How to Grow Brussels Sprouts (Brassica Oleracea)
Steps for Brussels Sprouts (Brassica Oleracea) Propagation with Seeds
Brussels sprouts are best sown in a modular seedling tray and planted out 4 weeks later. Sow 1 seed per module at 2cm deep in an 84 cell plant tray. They will germinate in 7-12 days and be ready to plant out about 4 weeks later. If the plants are on a heat bench or in a propogator and they are looking spindly, turn the heat down and try to give them as much light as possible. If 2 sprouts have been germinated in any of your modules you need to remove the weaker one. Don't pull the seedling out as you'll damage the roots of the one you want to keep. Nip the unlucky one with your finger nail or cut with a scissors. Watering. It's important to keep you seedlings properly watered before you plant them out in the gartden. You are actually far better to under rather than overwater your plants. This may sound odd but making the roots serch for water helps to develop a better root system. It's a bit like keeping fit. However, you need to be careful not to let the compost plug completely dry out or it will form a crust on top and won't absorb the moisture the next time you water. It will all depend on the weather of course but on a hot day you will need to water twice a day, if it's it's dull every 2 days will be fine.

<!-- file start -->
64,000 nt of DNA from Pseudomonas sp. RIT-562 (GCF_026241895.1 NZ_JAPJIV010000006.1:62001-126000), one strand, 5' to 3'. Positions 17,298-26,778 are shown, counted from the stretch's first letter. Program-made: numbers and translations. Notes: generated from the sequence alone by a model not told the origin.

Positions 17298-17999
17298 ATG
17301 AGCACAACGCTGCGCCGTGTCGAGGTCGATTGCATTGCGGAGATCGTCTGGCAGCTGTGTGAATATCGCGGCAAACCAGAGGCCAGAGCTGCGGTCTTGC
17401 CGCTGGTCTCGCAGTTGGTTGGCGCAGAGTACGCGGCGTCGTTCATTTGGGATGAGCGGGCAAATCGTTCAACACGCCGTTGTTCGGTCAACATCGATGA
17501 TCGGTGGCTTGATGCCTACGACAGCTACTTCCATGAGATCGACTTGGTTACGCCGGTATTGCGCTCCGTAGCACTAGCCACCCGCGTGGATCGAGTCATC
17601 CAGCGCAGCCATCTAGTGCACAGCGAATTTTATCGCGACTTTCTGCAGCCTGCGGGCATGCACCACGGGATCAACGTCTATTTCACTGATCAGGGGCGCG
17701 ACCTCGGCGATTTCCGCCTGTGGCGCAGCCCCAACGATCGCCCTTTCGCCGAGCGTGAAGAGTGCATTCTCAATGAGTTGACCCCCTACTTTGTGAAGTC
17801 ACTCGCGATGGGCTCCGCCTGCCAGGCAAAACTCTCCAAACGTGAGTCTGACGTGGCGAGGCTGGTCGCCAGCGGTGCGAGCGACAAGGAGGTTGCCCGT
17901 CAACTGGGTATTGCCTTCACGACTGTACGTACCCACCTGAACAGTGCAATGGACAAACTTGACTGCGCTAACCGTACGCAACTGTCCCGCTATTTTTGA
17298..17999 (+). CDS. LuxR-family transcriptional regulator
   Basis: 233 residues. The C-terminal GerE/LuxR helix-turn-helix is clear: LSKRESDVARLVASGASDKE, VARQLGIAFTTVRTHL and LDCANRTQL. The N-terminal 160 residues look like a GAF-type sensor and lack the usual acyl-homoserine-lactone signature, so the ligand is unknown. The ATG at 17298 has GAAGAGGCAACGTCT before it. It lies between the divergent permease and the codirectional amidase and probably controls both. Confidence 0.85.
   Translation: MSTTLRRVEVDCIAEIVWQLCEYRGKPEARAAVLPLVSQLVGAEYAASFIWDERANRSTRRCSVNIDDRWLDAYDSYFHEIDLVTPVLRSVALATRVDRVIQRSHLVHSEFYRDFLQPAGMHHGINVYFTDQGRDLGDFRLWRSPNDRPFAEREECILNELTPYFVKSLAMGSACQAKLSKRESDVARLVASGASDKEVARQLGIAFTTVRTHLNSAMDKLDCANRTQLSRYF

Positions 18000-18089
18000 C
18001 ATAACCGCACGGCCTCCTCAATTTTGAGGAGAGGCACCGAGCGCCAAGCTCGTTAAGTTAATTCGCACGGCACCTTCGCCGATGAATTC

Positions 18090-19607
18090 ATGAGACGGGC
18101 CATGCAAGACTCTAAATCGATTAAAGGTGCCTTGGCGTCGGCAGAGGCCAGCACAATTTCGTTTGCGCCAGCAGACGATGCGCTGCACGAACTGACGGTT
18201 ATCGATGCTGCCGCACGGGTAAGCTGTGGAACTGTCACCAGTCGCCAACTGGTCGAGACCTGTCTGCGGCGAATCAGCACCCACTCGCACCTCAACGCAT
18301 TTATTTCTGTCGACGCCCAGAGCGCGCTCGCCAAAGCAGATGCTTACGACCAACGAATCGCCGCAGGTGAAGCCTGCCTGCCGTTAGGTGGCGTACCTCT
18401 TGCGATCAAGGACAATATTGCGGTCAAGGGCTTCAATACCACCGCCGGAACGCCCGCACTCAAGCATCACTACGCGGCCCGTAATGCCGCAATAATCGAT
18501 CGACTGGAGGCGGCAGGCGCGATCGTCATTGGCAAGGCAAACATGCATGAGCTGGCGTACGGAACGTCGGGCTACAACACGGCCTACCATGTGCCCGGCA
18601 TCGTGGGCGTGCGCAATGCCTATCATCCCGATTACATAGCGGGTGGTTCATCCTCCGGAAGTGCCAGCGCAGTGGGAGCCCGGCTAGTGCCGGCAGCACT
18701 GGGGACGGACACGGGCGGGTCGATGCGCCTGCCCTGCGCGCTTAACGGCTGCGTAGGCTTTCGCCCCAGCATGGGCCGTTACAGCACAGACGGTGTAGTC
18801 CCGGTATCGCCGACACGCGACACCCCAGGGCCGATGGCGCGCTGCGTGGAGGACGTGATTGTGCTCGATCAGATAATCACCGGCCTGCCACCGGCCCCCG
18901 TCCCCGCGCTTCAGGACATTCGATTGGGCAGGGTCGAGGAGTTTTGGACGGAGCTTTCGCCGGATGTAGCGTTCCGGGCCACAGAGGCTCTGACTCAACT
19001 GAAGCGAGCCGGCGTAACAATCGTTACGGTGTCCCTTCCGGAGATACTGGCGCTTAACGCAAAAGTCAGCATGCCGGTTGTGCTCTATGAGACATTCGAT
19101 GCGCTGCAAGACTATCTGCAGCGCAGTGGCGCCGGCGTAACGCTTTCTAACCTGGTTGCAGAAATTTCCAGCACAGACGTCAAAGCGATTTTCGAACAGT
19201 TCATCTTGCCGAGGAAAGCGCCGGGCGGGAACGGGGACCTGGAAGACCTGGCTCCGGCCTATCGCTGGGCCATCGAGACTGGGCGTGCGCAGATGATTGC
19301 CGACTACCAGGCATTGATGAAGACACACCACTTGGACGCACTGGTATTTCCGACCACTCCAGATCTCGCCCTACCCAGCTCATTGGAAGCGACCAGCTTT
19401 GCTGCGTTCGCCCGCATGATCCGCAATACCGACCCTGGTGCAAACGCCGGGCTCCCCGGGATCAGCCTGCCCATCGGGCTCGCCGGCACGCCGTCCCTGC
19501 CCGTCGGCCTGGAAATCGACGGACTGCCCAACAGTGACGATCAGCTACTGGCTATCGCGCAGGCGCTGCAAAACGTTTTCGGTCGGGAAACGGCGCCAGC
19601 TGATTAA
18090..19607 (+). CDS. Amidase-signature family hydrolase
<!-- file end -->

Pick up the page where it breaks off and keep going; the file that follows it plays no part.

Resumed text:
How to Care for Brussels Sprouts (Brassica Oleracea)
The plants will grow and sprout best in full sun and need at least 6 hours of sun daily. Too much shade will slow the sprouts' maturity.
Brussels sprouts prefer fertile, well-drained soil rich in organic matter for best growth. Most soils in Utah are suitable for Brussels sprouts production. Before planting, determine fertilizer needs with a soil test and then follow the recommendations given with the test report. If fertilizer applications are warranted, work the fertilizer into the top 6 inches of soil. If you fertilize with compost, apply no more than 1 inch of well-composted organic matter per 100 square feet of garden area.